The European Commission has accused the American company Apple of violating EU antitrust regulations, which threatens it with a fine of up to 10% of its annual income. This was announced in a statement by the EC, published on the organization’s website on Friday, April 30.
The European Commission believes that the payment system for music streaming in the App Store “inflates the costs of competing streaming platforms at the expense of 30% commission” that the IT company “charges competitors for streaming their content.”
“Apple restricts users’ rights by not informing them about alternative streaming options and deprives them of the opportunity to use cheaper alternative services, which undermines competition in the European Union,” the EC said.
The European Commission made this decision as part of an antitrust investigation launched in 2019 against Apple on the appeal of the Swedish streaming platform Spotify.
Over the past 10 years, the European Commission has taken several major antitrust decisions and imposed multibillion-dollar fines against leading American digital corporations, including Microsoft, Google, Amazon, for violating EU rules in the field of competition in the digital market. In November 2020, more than 150 internet companies asked the EC to tighten its grip on Google over its anti-competitive practices in the online search market.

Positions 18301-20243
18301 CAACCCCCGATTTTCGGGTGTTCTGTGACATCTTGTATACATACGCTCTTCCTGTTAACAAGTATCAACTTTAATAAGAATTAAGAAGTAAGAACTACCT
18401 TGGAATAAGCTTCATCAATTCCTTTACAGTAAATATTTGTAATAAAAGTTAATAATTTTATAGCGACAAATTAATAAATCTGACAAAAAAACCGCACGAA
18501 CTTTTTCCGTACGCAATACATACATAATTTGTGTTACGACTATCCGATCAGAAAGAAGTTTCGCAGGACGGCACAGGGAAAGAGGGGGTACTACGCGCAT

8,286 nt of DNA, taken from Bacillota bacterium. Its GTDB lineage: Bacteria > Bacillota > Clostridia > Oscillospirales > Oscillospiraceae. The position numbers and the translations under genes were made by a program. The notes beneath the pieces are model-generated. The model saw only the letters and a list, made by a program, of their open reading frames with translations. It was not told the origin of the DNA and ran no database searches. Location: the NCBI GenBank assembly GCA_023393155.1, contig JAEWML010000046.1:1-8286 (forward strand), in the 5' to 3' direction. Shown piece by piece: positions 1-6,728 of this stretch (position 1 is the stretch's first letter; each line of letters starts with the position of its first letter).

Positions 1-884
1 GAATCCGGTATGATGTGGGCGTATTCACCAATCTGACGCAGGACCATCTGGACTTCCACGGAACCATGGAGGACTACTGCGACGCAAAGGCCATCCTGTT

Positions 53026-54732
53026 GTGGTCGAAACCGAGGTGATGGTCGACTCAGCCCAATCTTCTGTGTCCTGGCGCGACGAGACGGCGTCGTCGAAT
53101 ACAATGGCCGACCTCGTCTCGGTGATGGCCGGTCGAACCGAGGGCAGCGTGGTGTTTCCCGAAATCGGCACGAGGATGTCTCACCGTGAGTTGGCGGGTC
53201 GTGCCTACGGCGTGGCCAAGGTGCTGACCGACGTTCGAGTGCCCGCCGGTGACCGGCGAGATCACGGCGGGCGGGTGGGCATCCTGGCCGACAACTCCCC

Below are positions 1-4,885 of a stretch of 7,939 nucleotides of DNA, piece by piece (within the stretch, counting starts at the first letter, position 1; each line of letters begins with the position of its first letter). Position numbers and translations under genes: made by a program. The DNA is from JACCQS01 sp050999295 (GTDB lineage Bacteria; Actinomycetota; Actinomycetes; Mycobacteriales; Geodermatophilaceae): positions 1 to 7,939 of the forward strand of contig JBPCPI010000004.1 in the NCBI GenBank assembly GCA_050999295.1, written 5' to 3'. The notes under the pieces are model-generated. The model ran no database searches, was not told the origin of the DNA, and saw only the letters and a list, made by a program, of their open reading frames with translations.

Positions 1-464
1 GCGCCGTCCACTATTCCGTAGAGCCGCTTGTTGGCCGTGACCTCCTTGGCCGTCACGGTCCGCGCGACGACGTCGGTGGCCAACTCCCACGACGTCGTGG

In December, the EU introduced two bills – the Digital Services Act and the Digital Markets Act. They spell out the responsibility of Internet platforms for violation of competition and discrimination in the network: fines of up to 10% of the company’s annual global turnover and the structural division of the business by forcing the company to sell assets, intellectual property or brands.
In 2016, the European Commission found Apple guilty of tax evasion and demanded that the company return € 13 billion of unpaid taxes in Ireland, but in 2020 the IT giant achieved the cancellation of this decision in the European Court of Justice.